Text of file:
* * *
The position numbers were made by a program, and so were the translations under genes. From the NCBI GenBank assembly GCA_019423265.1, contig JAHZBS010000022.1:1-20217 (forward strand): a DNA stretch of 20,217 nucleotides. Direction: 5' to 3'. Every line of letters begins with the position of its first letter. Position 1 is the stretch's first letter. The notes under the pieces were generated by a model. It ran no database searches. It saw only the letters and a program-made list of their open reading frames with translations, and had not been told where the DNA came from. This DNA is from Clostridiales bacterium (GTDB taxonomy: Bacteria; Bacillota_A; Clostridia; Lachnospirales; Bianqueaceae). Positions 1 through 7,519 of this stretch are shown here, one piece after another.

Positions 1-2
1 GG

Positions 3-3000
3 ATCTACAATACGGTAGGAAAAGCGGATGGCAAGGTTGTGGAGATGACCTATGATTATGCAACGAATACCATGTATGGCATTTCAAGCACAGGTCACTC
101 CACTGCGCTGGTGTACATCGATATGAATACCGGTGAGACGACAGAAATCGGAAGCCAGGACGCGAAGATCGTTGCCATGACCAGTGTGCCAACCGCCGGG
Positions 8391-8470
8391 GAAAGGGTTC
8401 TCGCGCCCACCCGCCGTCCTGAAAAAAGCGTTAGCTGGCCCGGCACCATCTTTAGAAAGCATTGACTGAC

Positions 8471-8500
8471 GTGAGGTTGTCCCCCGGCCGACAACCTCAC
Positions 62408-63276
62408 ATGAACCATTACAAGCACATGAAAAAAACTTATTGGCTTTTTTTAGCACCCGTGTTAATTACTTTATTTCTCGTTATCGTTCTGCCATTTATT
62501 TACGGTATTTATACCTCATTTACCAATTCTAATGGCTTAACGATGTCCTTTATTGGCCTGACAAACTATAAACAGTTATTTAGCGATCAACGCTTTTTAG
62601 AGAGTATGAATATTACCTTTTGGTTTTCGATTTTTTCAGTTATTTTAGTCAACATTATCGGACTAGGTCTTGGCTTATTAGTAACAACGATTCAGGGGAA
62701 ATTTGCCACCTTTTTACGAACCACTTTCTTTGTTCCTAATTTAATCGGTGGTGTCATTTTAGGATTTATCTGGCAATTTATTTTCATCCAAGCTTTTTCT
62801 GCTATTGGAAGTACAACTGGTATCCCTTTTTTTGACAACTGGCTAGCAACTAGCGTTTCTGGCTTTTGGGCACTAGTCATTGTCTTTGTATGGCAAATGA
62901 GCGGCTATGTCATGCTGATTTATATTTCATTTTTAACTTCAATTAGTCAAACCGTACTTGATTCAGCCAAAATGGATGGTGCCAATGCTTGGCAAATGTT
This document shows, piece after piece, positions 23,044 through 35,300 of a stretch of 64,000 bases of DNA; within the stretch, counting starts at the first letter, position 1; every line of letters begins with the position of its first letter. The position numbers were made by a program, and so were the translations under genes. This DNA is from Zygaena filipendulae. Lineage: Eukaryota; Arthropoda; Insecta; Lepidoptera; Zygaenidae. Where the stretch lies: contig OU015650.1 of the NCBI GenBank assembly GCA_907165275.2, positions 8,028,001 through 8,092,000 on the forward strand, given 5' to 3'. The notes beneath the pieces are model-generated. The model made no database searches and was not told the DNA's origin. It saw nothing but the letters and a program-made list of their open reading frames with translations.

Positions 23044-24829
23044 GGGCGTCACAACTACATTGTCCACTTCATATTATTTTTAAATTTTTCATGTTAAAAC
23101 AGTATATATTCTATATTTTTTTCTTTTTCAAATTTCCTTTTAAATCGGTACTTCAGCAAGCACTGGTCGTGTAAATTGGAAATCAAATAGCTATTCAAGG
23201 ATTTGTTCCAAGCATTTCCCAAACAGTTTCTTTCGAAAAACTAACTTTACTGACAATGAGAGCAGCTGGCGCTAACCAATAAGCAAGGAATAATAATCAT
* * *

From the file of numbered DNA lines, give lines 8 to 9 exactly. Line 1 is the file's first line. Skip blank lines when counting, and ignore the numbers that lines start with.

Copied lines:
8391 GAAAGGGTTC
8401 TCGCGCCCACCCGCCGTCCTGAAAAAAGCGTTAGCTGGCCCGGCACCATCTTTAGAAAGCATTGACTGAC